Blacker-Than-Black Corrugated Metamaterials

Researchers have discovered that a hyperbolic metamaterial with a corrugated surface has very low reflectance: ordinary black paint absorbs about 85% of incident light, whereas the new material absorbs up to 99% of incident light. It's blacker than black!

In their study, the researchers fabricated a hyperbolic metamaterial out of arrays of silver nanowires grown in alumina membranes. They found that this material absorbed about 80% of incoming light. Then, they ground the surface of the metamaterial to produce corrugations and defects, which they predicted would dramatically reduce the light reflection, increasing the absorption. Their measurements showed that the corrugated metamaterial absorbed up to 99% of incoming light, and that the radiation-absorbing capability is applicable to all parts of the electromagnetic spectrum.

(Hyperbolic metamaterial with a corrugated surface [pdf])
Panel (a): the phase space “volume” enclosed by two different surfaces of constant frequency, in the cases when components of the dielectric permittivity tensor are all positive (left) and have opposite signs (right).
Panel (b): angular reflectance profiles measured on untreated (circles) and roughened (diamonds) parts of the same membrane sample in spolarization and p-polarization. Inset: reflectance profiles in the corrugated sample (same as in main panel (b), zoomed).
Panels (c) and (d): topography profiles of the untreated (c) and corrugated (d) samples.

These metamaterials will make possible a variety of applications ranging from radar stealth technology to high-efficiency solar cells and photodetectors.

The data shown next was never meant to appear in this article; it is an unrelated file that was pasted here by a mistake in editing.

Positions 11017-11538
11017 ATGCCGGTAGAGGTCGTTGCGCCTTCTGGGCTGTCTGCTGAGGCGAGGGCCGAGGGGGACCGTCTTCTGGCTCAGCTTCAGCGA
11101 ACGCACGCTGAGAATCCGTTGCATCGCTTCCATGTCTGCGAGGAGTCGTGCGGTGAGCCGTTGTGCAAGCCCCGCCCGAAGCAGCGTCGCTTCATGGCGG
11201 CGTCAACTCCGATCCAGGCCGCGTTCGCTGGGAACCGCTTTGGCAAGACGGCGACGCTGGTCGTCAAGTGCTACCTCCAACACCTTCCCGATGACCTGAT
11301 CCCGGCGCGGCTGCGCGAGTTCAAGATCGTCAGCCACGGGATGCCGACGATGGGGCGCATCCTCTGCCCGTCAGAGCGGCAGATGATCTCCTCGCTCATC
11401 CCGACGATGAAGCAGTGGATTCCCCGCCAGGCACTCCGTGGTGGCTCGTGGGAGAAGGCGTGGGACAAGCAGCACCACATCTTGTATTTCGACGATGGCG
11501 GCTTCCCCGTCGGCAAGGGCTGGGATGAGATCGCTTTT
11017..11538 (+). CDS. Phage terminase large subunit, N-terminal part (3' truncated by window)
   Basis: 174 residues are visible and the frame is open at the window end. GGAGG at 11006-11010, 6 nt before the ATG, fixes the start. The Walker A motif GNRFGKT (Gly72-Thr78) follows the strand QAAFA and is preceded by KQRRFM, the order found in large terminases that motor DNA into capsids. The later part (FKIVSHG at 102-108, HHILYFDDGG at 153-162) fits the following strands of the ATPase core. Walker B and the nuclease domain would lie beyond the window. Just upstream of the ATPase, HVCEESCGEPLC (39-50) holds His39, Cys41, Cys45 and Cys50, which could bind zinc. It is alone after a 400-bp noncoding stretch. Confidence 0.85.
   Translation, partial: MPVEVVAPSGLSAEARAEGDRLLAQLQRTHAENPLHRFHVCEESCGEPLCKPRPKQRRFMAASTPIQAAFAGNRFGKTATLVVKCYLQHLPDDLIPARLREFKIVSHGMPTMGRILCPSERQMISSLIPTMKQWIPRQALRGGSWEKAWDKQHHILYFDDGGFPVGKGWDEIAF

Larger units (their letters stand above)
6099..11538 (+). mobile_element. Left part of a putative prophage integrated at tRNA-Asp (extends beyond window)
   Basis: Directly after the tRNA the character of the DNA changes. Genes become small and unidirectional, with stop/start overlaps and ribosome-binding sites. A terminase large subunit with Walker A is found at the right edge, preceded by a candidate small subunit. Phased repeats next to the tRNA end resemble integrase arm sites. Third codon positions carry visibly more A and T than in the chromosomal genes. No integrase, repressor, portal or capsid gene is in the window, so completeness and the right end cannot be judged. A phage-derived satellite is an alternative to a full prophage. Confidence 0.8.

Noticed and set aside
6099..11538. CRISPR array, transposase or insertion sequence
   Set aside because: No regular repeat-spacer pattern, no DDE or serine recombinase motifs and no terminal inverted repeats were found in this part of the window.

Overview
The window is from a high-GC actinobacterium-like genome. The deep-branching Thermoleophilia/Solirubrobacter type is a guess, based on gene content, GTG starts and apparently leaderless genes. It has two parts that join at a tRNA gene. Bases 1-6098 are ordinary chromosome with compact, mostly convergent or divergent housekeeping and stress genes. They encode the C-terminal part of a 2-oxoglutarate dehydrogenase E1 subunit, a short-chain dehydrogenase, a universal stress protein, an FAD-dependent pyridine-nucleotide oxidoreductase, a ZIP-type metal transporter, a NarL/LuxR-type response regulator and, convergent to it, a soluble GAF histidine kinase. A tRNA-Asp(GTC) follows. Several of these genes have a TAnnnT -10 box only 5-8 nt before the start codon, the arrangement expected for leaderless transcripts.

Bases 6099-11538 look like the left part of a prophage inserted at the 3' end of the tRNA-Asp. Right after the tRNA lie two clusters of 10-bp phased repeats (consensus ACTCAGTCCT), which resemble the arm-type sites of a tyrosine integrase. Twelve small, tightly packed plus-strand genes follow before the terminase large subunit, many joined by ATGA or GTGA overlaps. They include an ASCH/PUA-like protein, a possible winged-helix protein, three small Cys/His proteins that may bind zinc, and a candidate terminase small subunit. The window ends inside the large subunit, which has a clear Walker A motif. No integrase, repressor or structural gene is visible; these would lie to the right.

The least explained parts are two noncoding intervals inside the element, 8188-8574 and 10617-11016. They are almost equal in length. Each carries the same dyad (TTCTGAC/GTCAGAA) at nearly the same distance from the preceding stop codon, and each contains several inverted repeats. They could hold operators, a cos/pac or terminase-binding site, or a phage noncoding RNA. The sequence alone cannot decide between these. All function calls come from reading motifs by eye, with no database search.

Science fiction fans have been shown a variety of "blacker-than-black" materials. For example, TMA-1, the Tycho monolith from Arthur C. Clarke's 1968 novel 2001: A Space Odyssey is described as follows:

The object before which the spacesuited man was posing was a vertical slab of jet-black material, about ten feet high and five feet wide: it reminded Floyd, somewhat ominously, of a giant tombstone. Perfectly sharp-edged and symmetrical, it was so black it seemed to have swallowed up the light falling upon it; there was no surface detail at all.

More recent authors have been more specific. The absolute black from Restaurant at the End of the Universe (Douglas Adams, 1980) and fuligin from Gene Wolfe's 1980 classic The Shadow of the Torturer are good examples.

Update 10-Nov-2011: Here's an early reference to the idea of a "blacker than black" coating for materials; see the black coating from E.E. 'Doc Smith's 1939 novel Gray Lensman. Thanks to Winchell Chung of Project Rho for the tip on this item. End update.

From Physics arXiv via Physorg.

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